Friday was the UNBSJ students’ last full day on Bimini. It has been a really great group! Nicole and I always look forward to our Bimini field courses and this was no exception. The students spent the morning writing yesterday’s blog post and discussing eco-tourism in the context of their experiences this week. Then it was skiff rides to a small mangrove island on the edge of Bimini harbor. A little free time and a quick lunch and suddenly it was time for our last dolphin trip. We headed out and though there was still a stiff wind, it was calmer and sunnier than yesterday. We hoped this would make it easier to find dolphins, but first up: “3 Sisters”…

How was your trip? (We saw Lamda, DCP ID#104!!)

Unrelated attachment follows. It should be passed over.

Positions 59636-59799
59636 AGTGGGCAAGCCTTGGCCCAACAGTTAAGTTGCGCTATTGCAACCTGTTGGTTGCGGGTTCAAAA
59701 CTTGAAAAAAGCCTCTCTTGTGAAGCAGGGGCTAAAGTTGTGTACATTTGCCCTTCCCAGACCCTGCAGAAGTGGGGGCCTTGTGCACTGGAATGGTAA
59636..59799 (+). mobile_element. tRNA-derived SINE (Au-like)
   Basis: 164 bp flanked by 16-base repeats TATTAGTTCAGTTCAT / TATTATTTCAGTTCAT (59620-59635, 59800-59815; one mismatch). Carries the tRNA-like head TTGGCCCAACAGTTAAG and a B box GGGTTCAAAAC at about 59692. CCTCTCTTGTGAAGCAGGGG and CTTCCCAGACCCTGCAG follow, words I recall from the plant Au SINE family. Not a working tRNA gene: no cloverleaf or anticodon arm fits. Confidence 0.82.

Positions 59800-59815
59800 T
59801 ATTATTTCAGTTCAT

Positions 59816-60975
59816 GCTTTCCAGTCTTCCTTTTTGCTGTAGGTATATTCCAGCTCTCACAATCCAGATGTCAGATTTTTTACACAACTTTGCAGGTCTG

Thursday morning, we had lecture time – topics included coral reefs, lionfish and the Bahamas Marine Mammal Stranding Network. During the network talk, we learned about DCP ID#104 (aka “Lamda”) who stranded last summer and was rescued, rehab’d and released. His tagging info was really interesting (he went so far!!) and Kel is clearly obsessed with seeing him again (see this blog post for details on his last sighting). Our boat trip began with a snorkel stop at “The Bimini Road” (aka Atlantis, The Road to Atlantis). Jen & Shandraya found a rock that really looked like a skull. We were on the lookout for turtles, but Joy had to shiver back to the boat without a sighting. Dolphin searching…

Saving the world, one straw at a time